You caught that thing about “effectively integrates more renewable energy,” right? Well, so did the DOD.
Last March, the DOD hooked up with ARPA-E to launch a new initiative called “Enhancing Energy Security Through Defense Partnerships.”
“One of the pillars of our mission here at ARPA-E is to enhance the economic and energy security of the United States. We do this by supporting the development of energy technologies that could potentially reduce energy imports from foreign sources, decrease energy-related emissions, and improve the energy efficiency of our nation’s economic sectors,” explained ARPA-E, by way of introducing the idea that part of the plan is to engage in strategic partnerships that scoot new technology out of the lab and onto the shelves of your local hardware store.
“The technologies we are helping to develop can help DoD to operate U.S. forces more effectively and increase their energy efficiency and resilience. And since ARPA-E is modeled on DoD’s popular Defense Advanced Research Projects Agency, you could say that partnering with DoD on energy innovation is in our DNA,” they enthuse.
The new initiative recruits something called the DOD Environmental Security Technology Certification Program to demonstrate and validate technologies that come through the ARPA-E pipeline, and the Switched Source is among the first cohort of four projects to kick off the program.
More Renewables For National Defense
Under the wing of the DOD, Switched Source received an ARPA-E grant of $725,850 for a project called “Increased Distribution System Connectivity through the Application of the Tie Controller.”
Think of the Tie Controller as an Internet router for your power sources, and you’re on the right track. It’s an automated control system that feeds different power sources across a network, with the aim of improving performance while decreasing the chance or disruptions.
“One circuit can “borrow” capacity from another, enabling better load balancing, fuller use of intermittent and distributed energy resources, and built-in redundancy to minimize outages,” explains ARPA-E.
There they go with those DERS again. Check out the handy YouTube video from Switched Source to see how the Tie Connector operates in a microgrid.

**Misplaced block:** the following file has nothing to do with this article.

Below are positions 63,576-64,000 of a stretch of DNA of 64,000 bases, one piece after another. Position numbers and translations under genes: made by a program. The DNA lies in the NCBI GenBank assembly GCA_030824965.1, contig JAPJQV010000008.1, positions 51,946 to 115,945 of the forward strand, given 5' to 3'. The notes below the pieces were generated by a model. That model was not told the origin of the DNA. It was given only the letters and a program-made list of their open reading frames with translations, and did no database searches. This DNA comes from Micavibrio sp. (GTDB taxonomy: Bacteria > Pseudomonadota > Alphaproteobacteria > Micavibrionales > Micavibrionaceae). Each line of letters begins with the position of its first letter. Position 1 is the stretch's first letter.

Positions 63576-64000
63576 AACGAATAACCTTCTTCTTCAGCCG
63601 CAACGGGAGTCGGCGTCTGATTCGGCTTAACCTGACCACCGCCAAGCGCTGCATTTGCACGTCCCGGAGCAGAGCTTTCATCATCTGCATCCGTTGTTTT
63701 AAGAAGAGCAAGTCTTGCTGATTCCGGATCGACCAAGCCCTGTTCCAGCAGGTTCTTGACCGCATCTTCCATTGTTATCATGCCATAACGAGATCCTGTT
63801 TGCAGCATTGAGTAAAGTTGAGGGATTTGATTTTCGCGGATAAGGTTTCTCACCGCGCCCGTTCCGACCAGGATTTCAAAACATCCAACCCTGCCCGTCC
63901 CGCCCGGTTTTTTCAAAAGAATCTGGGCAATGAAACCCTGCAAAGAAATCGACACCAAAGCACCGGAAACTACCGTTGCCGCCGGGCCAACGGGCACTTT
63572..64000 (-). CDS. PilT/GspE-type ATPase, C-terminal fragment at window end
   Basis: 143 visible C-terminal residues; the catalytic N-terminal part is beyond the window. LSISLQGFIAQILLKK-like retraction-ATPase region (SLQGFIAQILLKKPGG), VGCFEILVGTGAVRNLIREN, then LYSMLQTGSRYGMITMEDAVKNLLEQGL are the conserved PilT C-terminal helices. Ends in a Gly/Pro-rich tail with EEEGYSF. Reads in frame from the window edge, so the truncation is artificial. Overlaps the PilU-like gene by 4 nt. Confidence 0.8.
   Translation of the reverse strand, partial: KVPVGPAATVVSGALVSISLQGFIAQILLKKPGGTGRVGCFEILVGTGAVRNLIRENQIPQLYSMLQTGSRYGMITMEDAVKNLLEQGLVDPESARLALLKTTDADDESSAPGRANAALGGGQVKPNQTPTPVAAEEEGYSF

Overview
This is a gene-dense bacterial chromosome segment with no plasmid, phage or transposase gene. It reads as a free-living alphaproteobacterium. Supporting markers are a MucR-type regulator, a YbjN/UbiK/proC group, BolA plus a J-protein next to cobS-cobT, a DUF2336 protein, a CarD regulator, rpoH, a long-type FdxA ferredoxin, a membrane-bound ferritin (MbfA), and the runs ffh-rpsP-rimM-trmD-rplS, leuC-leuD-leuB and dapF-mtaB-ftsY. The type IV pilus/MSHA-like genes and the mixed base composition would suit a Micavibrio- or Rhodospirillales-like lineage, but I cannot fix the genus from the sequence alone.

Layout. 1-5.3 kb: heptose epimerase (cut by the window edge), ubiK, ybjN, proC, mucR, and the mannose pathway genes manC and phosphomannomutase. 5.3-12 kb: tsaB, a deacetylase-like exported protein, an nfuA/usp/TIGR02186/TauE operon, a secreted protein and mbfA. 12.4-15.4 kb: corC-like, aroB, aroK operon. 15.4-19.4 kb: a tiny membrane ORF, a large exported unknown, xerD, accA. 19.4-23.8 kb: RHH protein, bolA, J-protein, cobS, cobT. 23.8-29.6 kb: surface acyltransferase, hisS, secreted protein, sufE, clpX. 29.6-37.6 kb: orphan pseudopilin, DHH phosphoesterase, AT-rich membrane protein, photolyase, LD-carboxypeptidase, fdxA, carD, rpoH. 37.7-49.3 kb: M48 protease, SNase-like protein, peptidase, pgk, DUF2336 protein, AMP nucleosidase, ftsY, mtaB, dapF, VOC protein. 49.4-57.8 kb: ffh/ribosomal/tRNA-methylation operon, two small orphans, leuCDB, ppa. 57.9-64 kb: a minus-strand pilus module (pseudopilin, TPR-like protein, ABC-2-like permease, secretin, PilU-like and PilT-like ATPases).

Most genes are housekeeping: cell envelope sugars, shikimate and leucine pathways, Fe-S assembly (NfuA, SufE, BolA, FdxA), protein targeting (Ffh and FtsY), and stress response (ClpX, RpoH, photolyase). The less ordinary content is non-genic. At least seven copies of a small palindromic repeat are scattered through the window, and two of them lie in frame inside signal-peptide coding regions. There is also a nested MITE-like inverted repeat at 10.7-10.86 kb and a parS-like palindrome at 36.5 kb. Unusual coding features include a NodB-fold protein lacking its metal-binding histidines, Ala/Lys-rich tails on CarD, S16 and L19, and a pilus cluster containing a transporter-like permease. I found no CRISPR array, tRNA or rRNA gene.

That thing about “intermittent” also indicates a strong emphasis on renewable energy, much to the surprise of no-one. The Defense Department has been all over climate change as a national security threat since at least 2013, and it will take more than a failed reality show host and his allies to turn that ship around.
The Energy Department and the DOD have spent the last 10 years laying the groundwork for decarbonizing the US economy, and if anything their activity ramped up during the Trump administration, not down.
Come to think of it, there was a real flurry of activity on the part of both agencies in the weeks leading up to Election Day 2020.
The Energy Department unleashed a slew of news between October and on Election Day, November 3, including a green hydrogen partnership with the Netherlands and support for a a new multinational pumped storage hydropower collaboration.
The Energy Department also helped launch the new multinational Global Power System Transformation Consortium, with the mission of coordinating EV adoption, renewables, and other clean tech in developing markets and elsewhere.
Other big Energy Department news in 2020 included a new energy storage initiative, a renewed push for affordable solar power, and foundational research on emerging fields like solid state EV batteries and low cost perovskite solar cells.
Not to be outdone, in October the The US Air Force issued a new crowd-sourcing challenge for decarbonizing the entire DOD.
Do you think they were trying to tell us something?
Hold on to your hats. The Atterbury project was still active as of 2019 and CleanTechnica is reaching out to Duke for an update.
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Image (screenshot): Tie Controller for more wind and solar power integration by Switched Source via YouTube.